A Fine Day for a Picnic
My alarm rings. It’s 7:00am on a Sunday. My game-developer work ethic won’t even let me sleep in on the weekends. The IGDA picnic isn’t until one o’clock, so I set another alarm for myself and get in another hour or two of sleep. When the time finally comes, I double check the event details eleven times and catch a bus up north. Burying my head in a book, I reemerge at my destination, like a zeppelin ride in World of Warcraft.
Lincoln Park is big (the place, not the band), and I feel like I’m checking a quest log when I take out my phone, forced to read through the quest description to know where to go. Luckily, Patrick “Event Planner” McCarron planted a big marker at the south tip of the lake. Thank goodness for mindful game designers—I make my way there without incident.
“We’ve got some chipotle lime marinated flank steak and pineapple teriyaki chicken skewers with cilantro cream sauce.” Pardon me? The silhouette of Master Chef Eric Shofe gleams in a brilliant aura. I try to imagine which stamina boost the food will provide and sadly realize “pleasantly full” is the fanciest buff I’ll receive in the real world, still hoping we have someone who can cleanse “food coma.”
The rest of the picnic cheerfully greets me and the other guests slowly trickle in. Looks like it isn’t too hard to spot big group of nerds. I desperately try to remember the cascade of names rushing down on me and jot down a few. We sit in the cool shade of a large tree and I overhear someone comment, “Whoever invented shade was awesome.” A programmer, probably. A passing breeze reminds everyone of the perfect day. Did the Board plan that too? Looks like someone invested a few skill points in clairvoyance.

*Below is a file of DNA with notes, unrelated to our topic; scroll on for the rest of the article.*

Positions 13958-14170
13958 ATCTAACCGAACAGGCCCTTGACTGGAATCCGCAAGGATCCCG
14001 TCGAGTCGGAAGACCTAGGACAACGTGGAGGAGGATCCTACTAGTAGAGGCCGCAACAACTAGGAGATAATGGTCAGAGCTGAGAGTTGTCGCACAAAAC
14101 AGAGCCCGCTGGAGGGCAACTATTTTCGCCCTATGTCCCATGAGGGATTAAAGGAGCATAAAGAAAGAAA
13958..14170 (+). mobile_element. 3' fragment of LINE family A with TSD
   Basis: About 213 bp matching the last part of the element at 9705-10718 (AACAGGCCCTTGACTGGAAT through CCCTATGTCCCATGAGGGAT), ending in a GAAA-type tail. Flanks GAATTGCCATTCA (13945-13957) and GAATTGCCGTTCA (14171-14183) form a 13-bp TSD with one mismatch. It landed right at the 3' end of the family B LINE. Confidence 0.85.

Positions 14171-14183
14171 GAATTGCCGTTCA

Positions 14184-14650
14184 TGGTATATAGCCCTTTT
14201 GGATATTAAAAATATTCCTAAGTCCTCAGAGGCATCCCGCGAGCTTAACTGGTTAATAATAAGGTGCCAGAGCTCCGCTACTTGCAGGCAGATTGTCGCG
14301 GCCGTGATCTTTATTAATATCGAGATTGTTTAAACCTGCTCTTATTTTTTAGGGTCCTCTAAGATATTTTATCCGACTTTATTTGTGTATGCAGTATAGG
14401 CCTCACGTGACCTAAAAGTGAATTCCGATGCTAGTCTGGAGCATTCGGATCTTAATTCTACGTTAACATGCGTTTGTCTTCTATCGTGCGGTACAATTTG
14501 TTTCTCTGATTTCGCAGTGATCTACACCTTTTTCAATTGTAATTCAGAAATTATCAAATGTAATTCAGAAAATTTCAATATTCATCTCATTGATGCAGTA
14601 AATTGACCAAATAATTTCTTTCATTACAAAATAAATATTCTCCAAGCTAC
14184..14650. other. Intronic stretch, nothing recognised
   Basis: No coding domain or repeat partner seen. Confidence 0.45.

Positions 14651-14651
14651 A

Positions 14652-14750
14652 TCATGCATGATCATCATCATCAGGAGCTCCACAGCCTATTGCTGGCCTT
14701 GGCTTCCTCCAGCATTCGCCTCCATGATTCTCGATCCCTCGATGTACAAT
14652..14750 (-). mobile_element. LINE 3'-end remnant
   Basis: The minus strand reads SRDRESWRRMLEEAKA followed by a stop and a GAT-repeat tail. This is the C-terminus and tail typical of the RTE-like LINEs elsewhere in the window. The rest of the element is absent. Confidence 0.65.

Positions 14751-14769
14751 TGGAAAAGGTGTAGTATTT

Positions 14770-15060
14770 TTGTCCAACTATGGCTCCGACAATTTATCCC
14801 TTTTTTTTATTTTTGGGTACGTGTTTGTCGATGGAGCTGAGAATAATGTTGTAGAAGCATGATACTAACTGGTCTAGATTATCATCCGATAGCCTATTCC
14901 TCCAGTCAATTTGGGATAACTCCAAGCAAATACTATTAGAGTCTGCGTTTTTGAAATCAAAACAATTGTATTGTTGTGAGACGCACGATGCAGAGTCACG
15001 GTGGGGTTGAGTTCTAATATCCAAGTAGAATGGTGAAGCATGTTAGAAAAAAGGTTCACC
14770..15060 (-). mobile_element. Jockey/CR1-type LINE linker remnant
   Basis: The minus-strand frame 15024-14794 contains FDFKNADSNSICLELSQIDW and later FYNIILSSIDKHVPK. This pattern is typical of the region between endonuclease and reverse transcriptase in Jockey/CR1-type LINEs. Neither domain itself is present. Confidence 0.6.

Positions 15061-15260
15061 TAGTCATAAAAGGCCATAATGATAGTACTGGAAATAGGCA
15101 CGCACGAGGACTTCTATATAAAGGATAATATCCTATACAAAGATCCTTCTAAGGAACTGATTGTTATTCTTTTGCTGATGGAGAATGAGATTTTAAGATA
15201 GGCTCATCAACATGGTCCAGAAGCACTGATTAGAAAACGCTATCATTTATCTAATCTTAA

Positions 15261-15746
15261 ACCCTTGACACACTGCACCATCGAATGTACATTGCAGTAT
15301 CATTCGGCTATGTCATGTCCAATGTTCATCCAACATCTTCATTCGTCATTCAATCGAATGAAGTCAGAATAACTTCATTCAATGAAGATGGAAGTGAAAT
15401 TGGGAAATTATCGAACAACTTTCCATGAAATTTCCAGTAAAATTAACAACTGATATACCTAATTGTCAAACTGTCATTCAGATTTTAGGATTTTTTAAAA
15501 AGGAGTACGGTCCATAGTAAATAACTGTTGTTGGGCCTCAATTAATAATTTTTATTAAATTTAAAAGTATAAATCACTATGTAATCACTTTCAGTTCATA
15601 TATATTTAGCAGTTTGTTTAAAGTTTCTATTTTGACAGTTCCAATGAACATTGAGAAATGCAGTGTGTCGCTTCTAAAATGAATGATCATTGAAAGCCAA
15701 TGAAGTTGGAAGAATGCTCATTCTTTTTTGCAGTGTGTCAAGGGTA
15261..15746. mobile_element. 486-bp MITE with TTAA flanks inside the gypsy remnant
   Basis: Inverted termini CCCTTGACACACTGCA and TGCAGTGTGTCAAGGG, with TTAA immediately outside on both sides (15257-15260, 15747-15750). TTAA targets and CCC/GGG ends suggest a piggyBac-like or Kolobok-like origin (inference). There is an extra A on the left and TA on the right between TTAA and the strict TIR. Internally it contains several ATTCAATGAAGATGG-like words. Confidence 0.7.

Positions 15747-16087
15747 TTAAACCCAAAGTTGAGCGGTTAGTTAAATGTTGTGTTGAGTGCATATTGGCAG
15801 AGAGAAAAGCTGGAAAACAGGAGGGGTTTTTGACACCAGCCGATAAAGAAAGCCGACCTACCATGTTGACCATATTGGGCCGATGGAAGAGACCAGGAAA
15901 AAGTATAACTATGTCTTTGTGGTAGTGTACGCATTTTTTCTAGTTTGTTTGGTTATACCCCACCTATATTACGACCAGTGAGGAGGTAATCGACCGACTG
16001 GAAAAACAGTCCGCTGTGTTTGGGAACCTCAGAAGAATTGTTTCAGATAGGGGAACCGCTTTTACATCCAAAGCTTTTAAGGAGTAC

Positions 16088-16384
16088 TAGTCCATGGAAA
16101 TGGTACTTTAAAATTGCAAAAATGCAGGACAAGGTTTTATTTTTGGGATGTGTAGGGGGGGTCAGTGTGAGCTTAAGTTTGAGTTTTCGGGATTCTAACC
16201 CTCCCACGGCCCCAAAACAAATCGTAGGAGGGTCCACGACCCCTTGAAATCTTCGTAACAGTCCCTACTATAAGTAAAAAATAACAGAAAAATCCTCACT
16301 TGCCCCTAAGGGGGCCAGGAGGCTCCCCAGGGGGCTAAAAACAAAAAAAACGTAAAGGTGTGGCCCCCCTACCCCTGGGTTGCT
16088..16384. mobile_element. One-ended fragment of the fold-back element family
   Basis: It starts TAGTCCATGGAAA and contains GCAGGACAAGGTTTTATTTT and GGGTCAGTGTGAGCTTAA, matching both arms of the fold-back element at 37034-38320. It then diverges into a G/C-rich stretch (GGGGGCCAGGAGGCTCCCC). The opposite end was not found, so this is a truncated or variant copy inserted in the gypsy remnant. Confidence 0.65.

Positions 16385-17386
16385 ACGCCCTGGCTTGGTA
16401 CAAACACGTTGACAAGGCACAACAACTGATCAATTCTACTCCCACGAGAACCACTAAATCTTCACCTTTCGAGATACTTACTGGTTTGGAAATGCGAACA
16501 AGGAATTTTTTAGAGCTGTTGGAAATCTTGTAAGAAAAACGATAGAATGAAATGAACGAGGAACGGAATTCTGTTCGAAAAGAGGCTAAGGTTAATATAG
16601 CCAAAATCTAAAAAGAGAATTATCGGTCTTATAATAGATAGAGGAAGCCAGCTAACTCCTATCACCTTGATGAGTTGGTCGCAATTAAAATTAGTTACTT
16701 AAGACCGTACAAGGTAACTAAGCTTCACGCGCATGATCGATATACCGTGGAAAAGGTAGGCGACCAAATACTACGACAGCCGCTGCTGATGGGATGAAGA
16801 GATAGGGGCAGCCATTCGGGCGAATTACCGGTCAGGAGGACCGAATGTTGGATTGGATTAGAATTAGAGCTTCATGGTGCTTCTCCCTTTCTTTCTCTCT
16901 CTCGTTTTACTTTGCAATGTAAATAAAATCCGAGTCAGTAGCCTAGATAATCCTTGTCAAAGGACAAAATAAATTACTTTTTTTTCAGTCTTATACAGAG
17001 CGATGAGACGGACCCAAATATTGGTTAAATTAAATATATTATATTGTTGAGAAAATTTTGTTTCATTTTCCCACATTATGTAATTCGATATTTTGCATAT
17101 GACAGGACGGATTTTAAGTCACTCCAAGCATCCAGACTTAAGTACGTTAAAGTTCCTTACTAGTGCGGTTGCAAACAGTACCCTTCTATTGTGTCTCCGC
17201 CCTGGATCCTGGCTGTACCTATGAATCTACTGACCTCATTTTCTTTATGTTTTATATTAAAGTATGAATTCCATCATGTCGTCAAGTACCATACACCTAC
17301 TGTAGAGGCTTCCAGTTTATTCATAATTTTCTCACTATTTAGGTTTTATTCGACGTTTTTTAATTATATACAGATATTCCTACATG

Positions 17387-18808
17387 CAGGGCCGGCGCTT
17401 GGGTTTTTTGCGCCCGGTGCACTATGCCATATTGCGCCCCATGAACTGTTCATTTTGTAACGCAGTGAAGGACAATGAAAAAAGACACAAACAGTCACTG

Once most people have eaten, a bag filled with board games rattles as the pieces shift within, and the ears of every developer, partner, and child turn in its direction. Sheri pulls out half a dozen hidden-gem board games and asks which one we’d like to start with. Is that Tsuro? I open a text from my brother sent last night and read with uncanny suspicion, “Play ‘Tsuro’ NOW!” I send him a picture of the game board with the note, “On it.”
A few hours later, I grudgingly relinquish my reverie after narrowly losing a game of Can’t Stop. I really don’t want to, but real life buzzes on my phone like an incessant fly. Thanking the incredible organizers and bidding farewell to all my new friends, I head back toward the south-bound zeppelin and embark on my journey back home.